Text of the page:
The Works Progress Administration Slave Narratives are a massive collection of oral histories captured by the Federal Writers’ Project. Between 1936 and 1938, over 2,000 verbal accounts were recorded and compiled as part of President Franklin D. Roosevelt’s “New Deal”, although critics maintain that the narratives miss several marks in context.
Carter G. Woodson’s The Journal of Negro History book made the federal government take an interest in preserving the stories of former slaves. The FWP and the WPA collected over 2,300 first-person accounts compiled in a collection titled “Born in Slavery: Slave Narratives from the Federal Writers’ Project, 1936-1938.”
Across 17 states, mostly white interviewers spoke with African-Americans who’d endured slavery’s brutality. While most of the narratives were edited for academic clarity and to personal preference, across the South the stories remained true to the dialect and broken English used by the former slaves. Some critics viewed this as an affront to the stories and their subjects, although the narratives remain a vital piece of information for historians looking to examine the time period.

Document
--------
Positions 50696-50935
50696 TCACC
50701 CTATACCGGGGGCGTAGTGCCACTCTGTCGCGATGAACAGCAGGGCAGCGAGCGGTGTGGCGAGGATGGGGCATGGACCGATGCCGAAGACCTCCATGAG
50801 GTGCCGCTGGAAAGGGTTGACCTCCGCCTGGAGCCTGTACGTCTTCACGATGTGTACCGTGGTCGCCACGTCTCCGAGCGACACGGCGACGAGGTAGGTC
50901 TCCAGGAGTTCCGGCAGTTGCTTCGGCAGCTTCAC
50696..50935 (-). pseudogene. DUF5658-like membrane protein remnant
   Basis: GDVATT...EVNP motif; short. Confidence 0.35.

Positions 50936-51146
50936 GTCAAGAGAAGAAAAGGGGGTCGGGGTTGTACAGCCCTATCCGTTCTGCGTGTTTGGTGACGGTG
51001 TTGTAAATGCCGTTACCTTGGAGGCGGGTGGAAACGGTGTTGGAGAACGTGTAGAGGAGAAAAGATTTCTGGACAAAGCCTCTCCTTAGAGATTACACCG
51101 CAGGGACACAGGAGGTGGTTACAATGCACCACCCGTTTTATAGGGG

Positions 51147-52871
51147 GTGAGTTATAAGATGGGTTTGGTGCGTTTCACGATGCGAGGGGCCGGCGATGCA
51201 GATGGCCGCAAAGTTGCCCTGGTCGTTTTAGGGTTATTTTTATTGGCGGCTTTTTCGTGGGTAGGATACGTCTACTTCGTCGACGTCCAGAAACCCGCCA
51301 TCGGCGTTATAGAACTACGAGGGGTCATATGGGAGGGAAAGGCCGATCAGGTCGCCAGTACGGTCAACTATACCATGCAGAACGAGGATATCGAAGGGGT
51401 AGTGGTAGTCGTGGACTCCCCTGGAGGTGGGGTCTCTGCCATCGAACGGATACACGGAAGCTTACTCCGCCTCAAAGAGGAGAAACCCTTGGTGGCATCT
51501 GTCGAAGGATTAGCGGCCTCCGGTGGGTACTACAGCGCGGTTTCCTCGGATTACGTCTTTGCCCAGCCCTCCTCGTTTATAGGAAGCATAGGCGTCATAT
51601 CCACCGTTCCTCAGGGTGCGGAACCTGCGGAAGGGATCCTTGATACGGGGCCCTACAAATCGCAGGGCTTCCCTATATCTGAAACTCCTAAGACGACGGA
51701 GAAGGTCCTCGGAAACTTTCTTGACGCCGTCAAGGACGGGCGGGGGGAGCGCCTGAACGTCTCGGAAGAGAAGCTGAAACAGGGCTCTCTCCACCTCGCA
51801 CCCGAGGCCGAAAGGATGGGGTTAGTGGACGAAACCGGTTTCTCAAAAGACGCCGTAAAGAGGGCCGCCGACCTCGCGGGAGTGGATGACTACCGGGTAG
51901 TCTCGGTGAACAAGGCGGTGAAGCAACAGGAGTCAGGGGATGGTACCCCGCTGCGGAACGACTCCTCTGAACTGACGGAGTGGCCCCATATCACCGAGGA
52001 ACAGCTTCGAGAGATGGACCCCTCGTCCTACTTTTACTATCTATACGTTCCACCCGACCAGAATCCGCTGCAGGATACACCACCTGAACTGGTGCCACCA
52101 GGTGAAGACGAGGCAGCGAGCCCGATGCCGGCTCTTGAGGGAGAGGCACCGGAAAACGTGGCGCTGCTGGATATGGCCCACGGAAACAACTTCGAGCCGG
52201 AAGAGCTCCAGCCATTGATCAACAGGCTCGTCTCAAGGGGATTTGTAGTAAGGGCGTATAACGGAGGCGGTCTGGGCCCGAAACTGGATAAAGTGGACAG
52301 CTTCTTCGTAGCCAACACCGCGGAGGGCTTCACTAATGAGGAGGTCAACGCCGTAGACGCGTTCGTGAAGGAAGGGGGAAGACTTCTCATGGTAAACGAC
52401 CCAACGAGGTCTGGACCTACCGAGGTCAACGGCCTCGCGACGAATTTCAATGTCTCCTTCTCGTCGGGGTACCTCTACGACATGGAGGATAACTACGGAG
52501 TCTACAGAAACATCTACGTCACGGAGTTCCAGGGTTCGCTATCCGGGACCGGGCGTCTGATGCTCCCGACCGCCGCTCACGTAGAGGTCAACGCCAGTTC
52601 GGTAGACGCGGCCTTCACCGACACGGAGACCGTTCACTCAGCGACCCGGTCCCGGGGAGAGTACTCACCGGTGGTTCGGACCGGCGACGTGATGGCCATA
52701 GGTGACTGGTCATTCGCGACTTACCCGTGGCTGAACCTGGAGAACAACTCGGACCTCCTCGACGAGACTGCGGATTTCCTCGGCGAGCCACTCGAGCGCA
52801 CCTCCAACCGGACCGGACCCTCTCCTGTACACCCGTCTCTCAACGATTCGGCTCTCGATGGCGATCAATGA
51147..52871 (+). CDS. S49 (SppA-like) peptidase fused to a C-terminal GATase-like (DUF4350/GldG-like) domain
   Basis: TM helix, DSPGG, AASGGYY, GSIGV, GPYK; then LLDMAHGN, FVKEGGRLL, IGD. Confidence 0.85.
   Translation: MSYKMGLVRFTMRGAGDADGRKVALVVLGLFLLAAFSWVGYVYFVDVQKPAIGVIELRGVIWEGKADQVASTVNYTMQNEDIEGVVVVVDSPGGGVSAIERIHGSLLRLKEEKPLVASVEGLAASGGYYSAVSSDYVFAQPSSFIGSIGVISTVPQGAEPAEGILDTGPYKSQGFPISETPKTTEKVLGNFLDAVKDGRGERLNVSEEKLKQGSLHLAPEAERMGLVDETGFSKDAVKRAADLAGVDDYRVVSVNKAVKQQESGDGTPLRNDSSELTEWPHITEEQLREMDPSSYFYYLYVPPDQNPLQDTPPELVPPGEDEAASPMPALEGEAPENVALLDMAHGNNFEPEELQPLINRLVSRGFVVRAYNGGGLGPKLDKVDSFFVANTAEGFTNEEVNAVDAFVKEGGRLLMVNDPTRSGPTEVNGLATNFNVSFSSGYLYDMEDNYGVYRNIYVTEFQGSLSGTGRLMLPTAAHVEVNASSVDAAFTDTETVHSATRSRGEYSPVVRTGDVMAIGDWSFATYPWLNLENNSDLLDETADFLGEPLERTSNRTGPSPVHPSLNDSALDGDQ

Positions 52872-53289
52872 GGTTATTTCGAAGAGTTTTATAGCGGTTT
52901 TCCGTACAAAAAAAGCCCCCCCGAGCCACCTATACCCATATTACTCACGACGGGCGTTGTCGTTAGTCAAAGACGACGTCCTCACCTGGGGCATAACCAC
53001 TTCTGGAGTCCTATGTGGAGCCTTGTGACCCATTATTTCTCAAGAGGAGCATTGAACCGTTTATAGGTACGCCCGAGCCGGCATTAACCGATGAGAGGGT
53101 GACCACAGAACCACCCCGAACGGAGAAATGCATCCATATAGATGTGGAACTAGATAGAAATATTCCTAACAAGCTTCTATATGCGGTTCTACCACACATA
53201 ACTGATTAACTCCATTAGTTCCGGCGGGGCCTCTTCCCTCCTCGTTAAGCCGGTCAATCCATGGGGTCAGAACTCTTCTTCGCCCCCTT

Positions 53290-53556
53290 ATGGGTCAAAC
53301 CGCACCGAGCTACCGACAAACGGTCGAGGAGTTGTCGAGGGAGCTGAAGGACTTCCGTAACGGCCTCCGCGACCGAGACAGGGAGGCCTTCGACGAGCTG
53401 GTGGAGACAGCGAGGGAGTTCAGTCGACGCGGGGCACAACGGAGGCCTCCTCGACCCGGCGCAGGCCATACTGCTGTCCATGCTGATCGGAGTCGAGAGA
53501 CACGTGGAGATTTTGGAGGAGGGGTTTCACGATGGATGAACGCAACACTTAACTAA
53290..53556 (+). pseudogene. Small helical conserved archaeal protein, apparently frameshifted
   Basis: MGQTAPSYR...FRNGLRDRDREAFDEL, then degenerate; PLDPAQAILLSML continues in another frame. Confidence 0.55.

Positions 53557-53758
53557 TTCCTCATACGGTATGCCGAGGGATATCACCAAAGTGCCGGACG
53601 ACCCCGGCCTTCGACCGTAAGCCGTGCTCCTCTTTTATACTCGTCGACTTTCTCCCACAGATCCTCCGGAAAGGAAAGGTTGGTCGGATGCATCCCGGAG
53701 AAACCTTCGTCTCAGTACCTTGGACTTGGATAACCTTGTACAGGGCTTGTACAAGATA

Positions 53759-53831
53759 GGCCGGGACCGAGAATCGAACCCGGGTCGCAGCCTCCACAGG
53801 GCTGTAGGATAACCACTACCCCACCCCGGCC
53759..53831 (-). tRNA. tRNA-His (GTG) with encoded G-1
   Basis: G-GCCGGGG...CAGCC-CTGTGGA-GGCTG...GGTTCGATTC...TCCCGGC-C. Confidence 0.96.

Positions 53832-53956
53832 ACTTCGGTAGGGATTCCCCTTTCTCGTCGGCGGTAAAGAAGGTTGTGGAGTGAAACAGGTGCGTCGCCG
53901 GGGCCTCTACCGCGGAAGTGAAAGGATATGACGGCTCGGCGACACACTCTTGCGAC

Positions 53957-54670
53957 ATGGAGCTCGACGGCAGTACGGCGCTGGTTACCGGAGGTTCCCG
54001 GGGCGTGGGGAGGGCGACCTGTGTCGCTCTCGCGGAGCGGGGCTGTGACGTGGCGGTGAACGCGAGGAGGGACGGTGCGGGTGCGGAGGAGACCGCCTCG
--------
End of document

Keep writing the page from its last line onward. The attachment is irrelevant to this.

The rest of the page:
In the ’40’s, a collection of edited transcripts produced 17 volumes, lining up with the various states involved. While a pair of books from this period emerged, much of the narratives remained away from the public eye until the ’70’s.
In 2000, the Library of Congress, which houses the narratives, digitized them and scanned over 500 photographs, including several that had never been seen before. While there has been some sanitizing of the narratives, transforming the material for contemporary usage helped historians observe the development of Black speech and tradition over the years.
PHOTO: Library Of Congress/Public Domain
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